When asked about his work with Ray, Major, who produced two songs and turned in a feature on “HMU,” confesses he hadn't heard his music prior to their session together—which was organized by Interscope A&R PushaRod—but was instantly sold upon hearing the music. “The amount of soul in his music is crazy, and the subject matter was very relatable,” Major told me via text.
“I went through ideas I had sitting on my computer. Then we produced them together,” Major elaborated when I asked him about their process. “Probably one of my favorite things about working with [Arin], he does everything like me.”
Platinum Fire as a body of work has the warmth of logs toasting in the fireplace; pleasant, cozy, and languid. Each of the album's 14 tracks sounds carefully crafted; production wraps around his melodious vocals with tailored fitting. If 6LACK is creating R&B for the hours following the moon’s rise, Arin Ray's soundscape is the soundtrack for golden-hour sunsets. A personal favorite is the self-titled album closer, a soulful refrain with a Terrace Martin-assisted saxophone that is to ears what Gummy Bears are to taste buds.
Now that Platinum Fire is out, Arin Ray is transitioning from the studio back to the stage. Appearing as the opener for SiR is an ideal opportunity to introduce his new music to a growing audience. Just like SiR, Ray is still in the early stages of building a fanbase, and it’s important to allow the music to be heard both on and offline.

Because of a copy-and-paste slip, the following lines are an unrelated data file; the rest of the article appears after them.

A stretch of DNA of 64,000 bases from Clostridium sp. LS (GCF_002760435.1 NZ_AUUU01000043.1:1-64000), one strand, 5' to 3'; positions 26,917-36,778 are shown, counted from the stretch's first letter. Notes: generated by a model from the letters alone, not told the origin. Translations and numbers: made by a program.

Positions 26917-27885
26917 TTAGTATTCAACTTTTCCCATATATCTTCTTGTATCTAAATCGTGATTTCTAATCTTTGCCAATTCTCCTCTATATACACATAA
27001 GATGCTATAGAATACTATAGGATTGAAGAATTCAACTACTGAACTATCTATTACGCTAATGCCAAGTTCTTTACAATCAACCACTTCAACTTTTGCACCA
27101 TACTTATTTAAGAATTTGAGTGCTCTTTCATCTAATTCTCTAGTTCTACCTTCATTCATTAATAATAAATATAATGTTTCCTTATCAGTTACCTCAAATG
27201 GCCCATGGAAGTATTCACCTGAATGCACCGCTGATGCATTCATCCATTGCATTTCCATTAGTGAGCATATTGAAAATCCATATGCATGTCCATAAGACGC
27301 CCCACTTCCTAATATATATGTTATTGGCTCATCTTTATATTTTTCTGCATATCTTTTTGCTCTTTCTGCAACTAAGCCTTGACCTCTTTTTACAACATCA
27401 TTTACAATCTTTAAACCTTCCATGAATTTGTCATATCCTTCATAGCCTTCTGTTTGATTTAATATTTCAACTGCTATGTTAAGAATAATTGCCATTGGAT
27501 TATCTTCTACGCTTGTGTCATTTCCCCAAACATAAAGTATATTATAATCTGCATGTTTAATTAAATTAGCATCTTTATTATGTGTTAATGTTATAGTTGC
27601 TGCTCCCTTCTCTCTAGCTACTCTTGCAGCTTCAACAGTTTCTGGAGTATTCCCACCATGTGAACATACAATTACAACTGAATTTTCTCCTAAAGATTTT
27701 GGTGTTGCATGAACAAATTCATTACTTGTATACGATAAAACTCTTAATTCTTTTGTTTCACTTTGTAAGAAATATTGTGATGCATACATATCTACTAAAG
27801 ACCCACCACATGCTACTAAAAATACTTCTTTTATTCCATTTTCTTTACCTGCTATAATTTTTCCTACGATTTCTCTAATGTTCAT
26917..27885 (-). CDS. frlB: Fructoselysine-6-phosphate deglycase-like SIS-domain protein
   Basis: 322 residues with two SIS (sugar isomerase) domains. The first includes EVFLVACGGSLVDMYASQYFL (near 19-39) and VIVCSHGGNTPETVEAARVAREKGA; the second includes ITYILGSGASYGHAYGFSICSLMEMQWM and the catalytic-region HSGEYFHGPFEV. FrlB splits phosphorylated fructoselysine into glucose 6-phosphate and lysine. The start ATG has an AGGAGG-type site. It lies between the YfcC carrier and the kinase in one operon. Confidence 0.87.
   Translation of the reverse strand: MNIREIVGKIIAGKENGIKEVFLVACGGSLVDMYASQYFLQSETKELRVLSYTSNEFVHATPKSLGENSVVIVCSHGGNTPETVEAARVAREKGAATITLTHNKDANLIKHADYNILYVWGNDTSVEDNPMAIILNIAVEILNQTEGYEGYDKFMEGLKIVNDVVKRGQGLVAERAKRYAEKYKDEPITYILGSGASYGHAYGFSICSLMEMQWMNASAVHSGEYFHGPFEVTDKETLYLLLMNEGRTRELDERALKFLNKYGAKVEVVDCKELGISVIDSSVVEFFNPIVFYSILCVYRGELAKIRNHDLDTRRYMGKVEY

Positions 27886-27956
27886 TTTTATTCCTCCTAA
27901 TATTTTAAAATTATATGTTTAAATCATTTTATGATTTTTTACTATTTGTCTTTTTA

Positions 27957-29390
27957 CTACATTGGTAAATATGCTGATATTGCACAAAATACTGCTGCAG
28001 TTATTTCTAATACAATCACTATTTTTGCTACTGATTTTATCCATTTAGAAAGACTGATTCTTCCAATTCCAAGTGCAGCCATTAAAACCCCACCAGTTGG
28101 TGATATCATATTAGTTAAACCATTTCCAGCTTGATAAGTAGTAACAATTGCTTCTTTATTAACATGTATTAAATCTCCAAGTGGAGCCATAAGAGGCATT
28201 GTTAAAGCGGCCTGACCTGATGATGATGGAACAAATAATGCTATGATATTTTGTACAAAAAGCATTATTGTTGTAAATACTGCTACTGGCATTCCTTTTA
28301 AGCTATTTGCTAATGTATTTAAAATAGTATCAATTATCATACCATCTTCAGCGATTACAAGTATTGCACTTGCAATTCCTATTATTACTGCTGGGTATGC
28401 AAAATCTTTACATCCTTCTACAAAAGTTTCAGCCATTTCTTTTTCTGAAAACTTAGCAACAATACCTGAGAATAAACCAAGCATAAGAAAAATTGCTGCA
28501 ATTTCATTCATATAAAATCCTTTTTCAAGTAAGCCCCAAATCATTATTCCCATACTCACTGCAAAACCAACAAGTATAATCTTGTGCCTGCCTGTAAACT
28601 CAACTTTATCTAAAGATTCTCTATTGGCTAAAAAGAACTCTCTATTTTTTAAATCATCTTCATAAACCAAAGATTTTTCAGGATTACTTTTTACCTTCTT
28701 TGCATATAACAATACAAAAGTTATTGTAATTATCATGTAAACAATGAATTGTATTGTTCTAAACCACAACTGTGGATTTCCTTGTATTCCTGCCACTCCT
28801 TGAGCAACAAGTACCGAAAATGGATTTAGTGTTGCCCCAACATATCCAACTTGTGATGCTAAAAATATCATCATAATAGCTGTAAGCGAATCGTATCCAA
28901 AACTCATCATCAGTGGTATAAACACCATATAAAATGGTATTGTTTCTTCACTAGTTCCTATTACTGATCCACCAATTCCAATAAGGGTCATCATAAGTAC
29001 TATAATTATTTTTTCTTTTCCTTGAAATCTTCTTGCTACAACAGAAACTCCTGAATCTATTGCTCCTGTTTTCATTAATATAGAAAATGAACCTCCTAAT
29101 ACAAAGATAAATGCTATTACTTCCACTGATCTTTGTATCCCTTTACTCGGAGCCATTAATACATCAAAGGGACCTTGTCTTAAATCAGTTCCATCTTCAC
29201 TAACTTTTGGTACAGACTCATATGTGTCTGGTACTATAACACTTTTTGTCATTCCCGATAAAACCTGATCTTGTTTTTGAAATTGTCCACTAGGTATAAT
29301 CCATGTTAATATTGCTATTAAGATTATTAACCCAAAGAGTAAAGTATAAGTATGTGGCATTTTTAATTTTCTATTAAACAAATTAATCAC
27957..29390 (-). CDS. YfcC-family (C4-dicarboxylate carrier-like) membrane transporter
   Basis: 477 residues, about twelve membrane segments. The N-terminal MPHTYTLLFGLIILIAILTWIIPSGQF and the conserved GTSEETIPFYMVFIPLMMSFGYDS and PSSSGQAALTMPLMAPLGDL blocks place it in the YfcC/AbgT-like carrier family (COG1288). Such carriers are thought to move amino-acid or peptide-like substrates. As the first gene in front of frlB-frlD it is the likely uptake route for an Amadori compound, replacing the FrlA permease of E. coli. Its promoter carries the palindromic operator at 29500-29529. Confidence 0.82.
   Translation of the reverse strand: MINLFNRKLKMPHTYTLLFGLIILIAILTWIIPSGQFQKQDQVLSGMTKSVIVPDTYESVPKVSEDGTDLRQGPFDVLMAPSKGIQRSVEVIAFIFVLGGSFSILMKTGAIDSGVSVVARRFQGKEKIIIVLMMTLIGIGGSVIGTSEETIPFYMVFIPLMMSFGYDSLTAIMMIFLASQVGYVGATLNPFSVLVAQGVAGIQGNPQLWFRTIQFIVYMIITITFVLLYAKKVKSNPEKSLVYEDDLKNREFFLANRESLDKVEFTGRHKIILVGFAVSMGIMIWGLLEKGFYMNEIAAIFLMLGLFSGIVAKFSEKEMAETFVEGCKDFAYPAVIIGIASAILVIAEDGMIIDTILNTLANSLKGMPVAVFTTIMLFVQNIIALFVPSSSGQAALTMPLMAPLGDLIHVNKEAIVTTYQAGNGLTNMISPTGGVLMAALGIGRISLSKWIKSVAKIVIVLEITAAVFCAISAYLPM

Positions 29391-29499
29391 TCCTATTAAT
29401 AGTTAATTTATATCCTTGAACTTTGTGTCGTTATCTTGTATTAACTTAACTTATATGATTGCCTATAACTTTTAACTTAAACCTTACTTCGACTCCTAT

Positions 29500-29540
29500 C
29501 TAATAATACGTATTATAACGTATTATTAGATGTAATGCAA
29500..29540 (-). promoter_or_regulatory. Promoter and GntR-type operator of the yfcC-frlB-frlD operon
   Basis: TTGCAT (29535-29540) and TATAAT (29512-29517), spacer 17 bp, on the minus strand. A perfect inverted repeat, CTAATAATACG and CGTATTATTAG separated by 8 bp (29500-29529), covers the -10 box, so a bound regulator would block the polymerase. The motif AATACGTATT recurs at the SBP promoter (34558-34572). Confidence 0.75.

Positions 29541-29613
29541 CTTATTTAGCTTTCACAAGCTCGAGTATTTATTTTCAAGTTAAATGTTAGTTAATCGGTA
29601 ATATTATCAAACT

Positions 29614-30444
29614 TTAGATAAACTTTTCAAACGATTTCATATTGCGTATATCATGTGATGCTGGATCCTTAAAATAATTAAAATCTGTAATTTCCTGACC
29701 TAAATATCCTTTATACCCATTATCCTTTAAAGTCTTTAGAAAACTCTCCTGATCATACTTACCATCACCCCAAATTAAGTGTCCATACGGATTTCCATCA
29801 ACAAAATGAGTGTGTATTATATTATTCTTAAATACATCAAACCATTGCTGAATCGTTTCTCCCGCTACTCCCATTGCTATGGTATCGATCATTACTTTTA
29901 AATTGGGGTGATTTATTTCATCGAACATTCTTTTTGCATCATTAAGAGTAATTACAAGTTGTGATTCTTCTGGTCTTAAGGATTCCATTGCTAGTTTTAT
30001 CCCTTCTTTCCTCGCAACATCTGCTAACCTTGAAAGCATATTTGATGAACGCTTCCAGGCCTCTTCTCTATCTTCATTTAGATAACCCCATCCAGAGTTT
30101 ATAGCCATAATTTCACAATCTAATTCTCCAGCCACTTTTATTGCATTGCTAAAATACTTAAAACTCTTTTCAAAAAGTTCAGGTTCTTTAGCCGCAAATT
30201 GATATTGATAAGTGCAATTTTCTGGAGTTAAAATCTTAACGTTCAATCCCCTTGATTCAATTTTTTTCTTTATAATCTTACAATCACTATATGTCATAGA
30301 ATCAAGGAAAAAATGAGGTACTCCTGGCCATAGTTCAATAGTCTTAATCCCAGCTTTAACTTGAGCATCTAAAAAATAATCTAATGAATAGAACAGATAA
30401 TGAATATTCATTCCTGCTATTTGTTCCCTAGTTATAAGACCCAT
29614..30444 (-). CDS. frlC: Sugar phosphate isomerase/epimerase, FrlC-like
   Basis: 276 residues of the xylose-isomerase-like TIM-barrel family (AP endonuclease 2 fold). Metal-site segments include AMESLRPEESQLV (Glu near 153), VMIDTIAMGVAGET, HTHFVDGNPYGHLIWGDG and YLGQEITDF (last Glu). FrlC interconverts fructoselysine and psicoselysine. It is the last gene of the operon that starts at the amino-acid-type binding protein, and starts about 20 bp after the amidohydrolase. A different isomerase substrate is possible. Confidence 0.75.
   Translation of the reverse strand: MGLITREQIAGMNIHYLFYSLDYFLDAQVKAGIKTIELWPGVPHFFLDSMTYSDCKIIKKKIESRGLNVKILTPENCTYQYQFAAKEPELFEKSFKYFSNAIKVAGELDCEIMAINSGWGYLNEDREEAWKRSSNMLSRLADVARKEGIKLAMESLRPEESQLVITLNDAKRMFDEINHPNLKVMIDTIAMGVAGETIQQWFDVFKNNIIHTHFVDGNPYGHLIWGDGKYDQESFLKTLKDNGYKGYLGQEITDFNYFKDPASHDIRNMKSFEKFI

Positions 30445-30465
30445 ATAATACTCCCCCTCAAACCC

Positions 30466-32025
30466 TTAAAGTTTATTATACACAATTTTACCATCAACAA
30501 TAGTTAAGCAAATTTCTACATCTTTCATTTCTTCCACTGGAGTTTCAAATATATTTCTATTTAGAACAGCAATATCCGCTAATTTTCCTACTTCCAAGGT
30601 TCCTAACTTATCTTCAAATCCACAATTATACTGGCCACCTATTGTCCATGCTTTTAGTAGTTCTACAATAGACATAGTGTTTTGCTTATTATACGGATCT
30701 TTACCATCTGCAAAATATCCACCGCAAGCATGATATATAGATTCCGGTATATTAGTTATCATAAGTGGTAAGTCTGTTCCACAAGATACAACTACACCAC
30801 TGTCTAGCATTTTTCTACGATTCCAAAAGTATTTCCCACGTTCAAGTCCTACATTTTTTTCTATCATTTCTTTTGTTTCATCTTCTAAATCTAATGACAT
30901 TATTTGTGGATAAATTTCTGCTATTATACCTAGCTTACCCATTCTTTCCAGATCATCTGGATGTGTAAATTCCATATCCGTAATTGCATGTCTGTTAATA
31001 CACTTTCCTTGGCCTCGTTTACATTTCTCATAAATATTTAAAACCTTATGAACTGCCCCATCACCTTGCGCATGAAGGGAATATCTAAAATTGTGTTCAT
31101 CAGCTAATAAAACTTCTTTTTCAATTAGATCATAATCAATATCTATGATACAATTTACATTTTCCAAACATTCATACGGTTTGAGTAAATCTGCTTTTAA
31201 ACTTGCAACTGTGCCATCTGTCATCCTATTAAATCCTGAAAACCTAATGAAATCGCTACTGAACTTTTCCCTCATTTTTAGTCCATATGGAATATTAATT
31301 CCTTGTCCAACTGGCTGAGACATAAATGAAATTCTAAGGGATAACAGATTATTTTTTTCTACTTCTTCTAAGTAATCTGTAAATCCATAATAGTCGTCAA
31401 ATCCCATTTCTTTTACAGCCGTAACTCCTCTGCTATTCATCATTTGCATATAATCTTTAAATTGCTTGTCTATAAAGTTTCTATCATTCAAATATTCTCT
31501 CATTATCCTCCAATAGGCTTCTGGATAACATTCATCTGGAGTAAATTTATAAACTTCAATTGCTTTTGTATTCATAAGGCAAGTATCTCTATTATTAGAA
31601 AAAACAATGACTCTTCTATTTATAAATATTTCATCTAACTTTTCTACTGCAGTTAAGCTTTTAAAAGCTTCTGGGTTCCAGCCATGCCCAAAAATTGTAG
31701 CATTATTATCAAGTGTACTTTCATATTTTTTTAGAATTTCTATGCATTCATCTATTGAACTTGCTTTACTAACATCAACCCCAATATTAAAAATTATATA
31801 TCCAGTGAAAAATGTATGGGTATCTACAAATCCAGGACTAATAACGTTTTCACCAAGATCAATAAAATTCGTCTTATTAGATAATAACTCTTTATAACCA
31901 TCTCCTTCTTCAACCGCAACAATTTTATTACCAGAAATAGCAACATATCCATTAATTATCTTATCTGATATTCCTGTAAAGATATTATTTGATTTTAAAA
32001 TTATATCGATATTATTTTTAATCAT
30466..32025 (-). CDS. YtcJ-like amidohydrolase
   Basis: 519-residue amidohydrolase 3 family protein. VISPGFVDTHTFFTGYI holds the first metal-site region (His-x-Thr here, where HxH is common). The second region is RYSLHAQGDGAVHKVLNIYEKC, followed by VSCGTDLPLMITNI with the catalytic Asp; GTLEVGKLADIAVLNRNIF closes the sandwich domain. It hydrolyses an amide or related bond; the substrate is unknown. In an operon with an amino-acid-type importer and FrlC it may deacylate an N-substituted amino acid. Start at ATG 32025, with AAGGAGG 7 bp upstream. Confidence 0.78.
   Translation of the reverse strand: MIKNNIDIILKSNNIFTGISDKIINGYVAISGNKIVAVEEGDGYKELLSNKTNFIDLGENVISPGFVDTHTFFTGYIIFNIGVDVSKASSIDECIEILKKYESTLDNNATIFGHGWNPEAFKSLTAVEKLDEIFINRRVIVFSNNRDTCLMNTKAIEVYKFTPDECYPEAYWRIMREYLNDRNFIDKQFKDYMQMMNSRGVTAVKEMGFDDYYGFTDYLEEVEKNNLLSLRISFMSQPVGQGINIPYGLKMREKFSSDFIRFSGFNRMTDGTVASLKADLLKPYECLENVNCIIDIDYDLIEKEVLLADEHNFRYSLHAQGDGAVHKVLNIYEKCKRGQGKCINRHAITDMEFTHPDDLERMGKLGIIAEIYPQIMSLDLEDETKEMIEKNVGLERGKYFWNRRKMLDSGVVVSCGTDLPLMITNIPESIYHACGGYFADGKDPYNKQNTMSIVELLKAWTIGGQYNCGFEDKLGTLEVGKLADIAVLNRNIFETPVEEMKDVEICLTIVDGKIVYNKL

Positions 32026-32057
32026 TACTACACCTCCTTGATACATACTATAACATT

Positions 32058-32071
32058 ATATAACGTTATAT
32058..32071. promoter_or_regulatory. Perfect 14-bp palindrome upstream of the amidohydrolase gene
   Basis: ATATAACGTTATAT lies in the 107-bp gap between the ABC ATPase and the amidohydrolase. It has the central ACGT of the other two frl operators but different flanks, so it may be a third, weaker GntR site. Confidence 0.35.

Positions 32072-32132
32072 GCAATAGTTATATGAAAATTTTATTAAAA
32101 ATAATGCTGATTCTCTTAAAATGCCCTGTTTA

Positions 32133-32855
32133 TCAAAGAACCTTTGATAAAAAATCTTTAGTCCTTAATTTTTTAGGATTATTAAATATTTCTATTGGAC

“Hearing him sing was an amazing experience,” Regina Cho, contributing writer for Billboard, explained to me via text. "It’s like his voice is even crisper live, he’s a singer who sounds better in person. Pair that with his stage presence and it was overall a great performance.”
This isn’t the end of Ray's journey, but rather the first few chapters of a book that is quietly being written. The stage is where wings are earned, and Arin Ray is on a path to soaring. He is no longer the starry-eyed teenager singing for the approval of judges or needing America's vote to reach the next round, but a maturing adult who manifested his dream into a budding reality through tireless hustle. The stage he stands upon is before a few hundred instead of millions, but it’s all apart of the gradual grind.
His story is one of consistency, patience, and constant fine-tuning. Arin Ray is proof this business isn’t going to magically present your desires on a silver platter, even if you appear on television. But it will reward the hardest workers who are relentless in their pursuit of obtaining all they believe should be theirs.
By Yoh, aka Y-oh Factor, aka @Yoh31